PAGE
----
How could a company as big and as strong as Microsoft struggle online? I have been sitting and waiting to see what these guys were going to do to solve their online advertising problem, and now they have announced a plan. They launched the MSN AdCenter.
But the problem is they are at least three years too late. I can remember talking to MSN people a few years ago at conferences and trade shows. The message coming from the top was ‘The Future is Premium Services!’ I thought it was a strange message, but who am I to question Ballmer and his strategy team?
Well, he was wrong. After spending years and billions of dollars into MSN and their overall online strategy, they are sitting ducks. They are losing market share in the browser world. They are losing users to their online portal. Their ISP service is almost defunct. They are no-longer seen as the innovating online property.
This all comes down to one major decision from the top. The decision was to leave the subscription ISP business alone. The decision was to ignore online advertising. The decision was to move quickly at premium services and walled garden content. MSN was looking at the online world in a new and creative way. The problem was, they were totally off base.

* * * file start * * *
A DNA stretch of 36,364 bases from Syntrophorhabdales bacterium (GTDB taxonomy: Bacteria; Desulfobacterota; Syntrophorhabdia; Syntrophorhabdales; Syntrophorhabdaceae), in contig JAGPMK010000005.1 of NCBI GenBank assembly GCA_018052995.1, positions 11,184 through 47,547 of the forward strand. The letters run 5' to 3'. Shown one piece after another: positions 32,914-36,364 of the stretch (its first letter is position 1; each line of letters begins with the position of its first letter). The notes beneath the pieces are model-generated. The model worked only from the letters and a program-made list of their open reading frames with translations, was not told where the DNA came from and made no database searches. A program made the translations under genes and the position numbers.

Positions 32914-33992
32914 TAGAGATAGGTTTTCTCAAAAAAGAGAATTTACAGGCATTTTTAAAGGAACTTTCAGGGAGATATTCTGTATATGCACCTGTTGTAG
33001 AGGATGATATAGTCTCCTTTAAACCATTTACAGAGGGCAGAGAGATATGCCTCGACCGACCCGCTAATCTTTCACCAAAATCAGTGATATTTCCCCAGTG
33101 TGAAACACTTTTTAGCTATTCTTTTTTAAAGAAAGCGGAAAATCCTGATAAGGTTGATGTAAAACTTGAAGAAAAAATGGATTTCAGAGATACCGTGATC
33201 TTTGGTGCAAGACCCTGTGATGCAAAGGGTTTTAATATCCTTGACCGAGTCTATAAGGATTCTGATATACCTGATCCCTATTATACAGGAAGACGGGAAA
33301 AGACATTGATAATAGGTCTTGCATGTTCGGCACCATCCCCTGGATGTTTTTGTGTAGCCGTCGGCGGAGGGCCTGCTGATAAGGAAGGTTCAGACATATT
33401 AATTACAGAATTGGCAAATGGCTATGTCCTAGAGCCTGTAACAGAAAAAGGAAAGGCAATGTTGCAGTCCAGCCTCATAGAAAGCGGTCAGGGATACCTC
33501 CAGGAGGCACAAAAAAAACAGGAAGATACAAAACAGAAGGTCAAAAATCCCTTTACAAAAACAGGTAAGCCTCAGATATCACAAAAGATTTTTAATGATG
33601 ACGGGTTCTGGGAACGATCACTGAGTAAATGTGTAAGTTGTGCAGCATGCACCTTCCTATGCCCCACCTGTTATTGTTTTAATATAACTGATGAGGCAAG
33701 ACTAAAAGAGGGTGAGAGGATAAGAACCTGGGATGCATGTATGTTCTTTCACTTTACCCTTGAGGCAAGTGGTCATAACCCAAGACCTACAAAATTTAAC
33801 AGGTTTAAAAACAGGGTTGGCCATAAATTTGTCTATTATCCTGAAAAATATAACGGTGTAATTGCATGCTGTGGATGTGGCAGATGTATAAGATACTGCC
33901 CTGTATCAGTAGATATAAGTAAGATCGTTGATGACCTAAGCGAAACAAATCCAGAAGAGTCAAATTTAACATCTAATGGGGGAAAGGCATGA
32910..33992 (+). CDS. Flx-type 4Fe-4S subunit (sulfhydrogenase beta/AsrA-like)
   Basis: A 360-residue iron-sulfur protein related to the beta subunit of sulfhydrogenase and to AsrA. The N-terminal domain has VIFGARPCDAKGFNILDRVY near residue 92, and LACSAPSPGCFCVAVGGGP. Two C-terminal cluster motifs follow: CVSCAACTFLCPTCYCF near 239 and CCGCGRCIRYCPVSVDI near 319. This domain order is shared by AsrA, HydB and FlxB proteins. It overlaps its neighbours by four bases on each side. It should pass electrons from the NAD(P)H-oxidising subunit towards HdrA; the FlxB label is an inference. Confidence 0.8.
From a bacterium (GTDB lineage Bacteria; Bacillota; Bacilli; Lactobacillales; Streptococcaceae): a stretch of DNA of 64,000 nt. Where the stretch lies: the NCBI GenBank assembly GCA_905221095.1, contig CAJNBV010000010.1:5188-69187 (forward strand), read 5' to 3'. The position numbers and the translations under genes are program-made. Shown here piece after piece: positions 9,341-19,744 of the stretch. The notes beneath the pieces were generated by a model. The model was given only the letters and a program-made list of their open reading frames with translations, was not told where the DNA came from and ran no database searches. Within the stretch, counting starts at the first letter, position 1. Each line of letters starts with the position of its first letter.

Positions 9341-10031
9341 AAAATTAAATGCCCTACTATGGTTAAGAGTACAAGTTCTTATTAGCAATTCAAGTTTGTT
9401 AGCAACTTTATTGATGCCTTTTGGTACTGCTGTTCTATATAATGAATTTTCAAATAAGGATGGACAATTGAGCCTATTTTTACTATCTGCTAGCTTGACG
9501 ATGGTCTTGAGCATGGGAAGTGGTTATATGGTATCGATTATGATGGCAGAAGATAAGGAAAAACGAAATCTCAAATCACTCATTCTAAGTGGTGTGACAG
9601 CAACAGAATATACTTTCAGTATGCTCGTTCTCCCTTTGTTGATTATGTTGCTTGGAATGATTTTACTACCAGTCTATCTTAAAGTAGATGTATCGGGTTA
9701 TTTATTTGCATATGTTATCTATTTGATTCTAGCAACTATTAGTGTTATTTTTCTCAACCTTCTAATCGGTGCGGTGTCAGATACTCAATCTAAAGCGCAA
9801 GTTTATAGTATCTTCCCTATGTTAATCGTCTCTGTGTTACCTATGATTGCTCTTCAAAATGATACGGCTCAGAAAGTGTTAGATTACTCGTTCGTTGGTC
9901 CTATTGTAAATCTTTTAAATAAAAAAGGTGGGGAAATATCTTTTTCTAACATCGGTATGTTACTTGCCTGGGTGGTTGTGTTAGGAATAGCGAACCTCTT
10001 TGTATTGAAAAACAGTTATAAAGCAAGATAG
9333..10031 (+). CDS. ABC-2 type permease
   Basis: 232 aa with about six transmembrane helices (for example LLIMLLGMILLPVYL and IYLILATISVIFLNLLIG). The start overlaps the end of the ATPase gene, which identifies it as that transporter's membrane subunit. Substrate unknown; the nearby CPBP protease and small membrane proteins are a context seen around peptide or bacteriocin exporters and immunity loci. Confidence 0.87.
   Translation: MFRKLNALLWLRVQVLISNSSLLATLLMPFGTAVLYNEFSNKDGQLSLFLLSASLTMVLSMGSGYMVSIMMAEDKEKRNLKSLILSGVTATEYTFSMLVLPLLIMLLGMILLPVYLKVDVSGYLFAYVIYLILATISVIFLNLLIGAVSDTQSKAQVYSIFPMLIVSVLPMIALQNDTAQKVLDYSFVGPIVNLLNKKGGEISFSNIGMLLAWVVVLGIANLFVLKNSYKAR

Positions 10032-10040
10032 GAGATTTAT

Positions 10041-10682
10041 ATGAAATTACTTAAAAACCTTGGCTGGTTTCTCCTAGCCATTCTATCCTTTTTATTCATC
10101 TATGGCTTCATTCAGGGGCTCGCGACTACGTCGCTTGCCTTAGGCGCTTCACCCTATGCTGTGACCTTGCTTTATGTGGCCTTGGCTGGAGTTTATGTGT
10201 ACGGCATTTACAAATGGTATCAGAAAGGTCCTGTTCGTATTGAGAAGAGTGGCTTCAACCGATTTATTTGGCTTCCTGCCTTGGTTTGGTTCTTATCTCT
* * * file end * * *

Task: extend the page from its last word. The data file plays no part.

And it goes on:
The growth of broadband in the home has increased by 20–30% year over year. The increase in online advertising is around 40–50% year over year. The path they choose, premium services, is growing at less than 10% year over year, and it is 1000’s of times smaller than the other two businesses.
I question a lot how a CEO can really make a difference. There are many ways they can make an impact and set the tone. But in this case, the CEO made a difference, he killed the business. Now, don’t get me wrong, MSN is not going away. Microsoft has too many hooks into our computers to let it go. The market moves quickly and Microsoft can put money against the problem.
Ballmer put his money where his mouth is last week, announcing that the advertising R&D budget for MSN would hit $1.1 billion in ’07, more than double the $500 million spent last year. “We are a patient, long-term participant in everything we do,” he said, stretching the sentence out to hammer the point home. “We are going for a more significant footprint in the advertising arena. We’re making a deep commitment.”
So, MSN is in a rebuilding year. They need to start innovating and pushing new products out the door. They can catch back up, because the others out there will lose some ground. Ballmer just needs to hope the rebuilding years are not as long as Detroit Lions or Chicago Bears.